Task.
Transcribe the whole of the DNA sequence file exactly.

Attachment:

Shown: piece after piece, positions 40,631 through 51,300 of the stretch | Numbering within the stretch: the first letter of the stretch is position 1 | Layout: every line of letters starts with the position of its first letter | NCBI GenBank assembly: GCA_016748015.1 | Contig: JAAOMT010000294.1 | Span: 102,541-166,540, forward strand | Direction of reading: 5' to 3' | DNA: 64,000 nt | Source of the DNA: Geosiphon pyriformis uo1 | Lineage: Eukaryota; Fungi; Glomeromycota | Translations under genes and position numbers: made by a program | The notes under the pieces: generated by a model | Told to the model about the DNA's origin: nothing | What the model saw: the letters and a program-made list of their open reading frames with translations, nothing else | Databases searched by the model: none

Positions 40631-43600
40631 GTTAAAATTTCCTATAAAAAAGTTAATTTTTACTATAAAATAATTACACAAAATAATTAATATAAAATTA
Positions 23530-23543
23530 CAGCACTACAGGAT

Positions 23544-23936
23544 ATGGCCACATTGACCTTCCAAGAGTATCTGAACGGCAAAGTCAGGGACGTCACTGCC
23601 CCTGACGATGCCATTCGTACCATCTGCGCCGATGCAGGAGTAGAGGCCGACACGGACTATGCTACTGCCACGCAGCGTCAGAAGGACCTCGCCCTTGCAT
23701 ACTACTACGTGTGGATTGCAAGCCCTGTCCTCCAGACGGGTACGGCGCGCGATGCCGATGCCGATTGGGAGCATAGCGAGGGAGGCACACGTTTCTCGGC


Shown: piece after piece, positions 40,631 through 51,300 of the stretch | Numbering within the stretch: the first letter of the stretch is position 1 | Layout: every line of letters starts with the position of its first letter | NCBI GenBank assembly: GCA_016748015.1 | Contig: JAAOMT010000294.1 | Span: 102,541-166,540, forward strand | Direction of reading: 5' to 3' | DNA: 64,000 nt | Source of the DNA: Geosiphon pyriformis uo1 | Lineage: Eukaryota; Fungi; Glomeromycota | Translations under genes and position numbers: made by a program | The notes under the pieces: generated by a model | Told to the model about the DNA's origin: nothing | What the model saw: the letters and a program-made list of their open reading frames with translations, nothing else | Databases searched by the model: none

Positions 40631-43600
40631 GTTAAAATTTCCTATAAAAAAGTTAATTTTTACTATAAAATAATTACACAAAATAATTAATATAAAATTA
Positions 23530-23543
23530 CAGCACTACAGGAT

Positions 23544-23936
23544 ATGGCCACATTGACCTTCCAAGAGTATCTGAACGGCAAAGTCAGGGACGTCACTGCC
23601 CCTGACGATGCCATTCGTACCATCTGCGCCGATGCAGGAGTAGAGGCCGACACGGACTATGCTACTGCCACGCAGCGTCAGAAGGACCTCGCCCTTGCAT
23701 ACTACTACGTGTGGATTGCAAGCCCTGTCCTCCAGACGGGTACGGCGCGCGATGCCGATGCCGATTGGGAGCATAGCGAGGGAGGCACACGTTTCTCGGC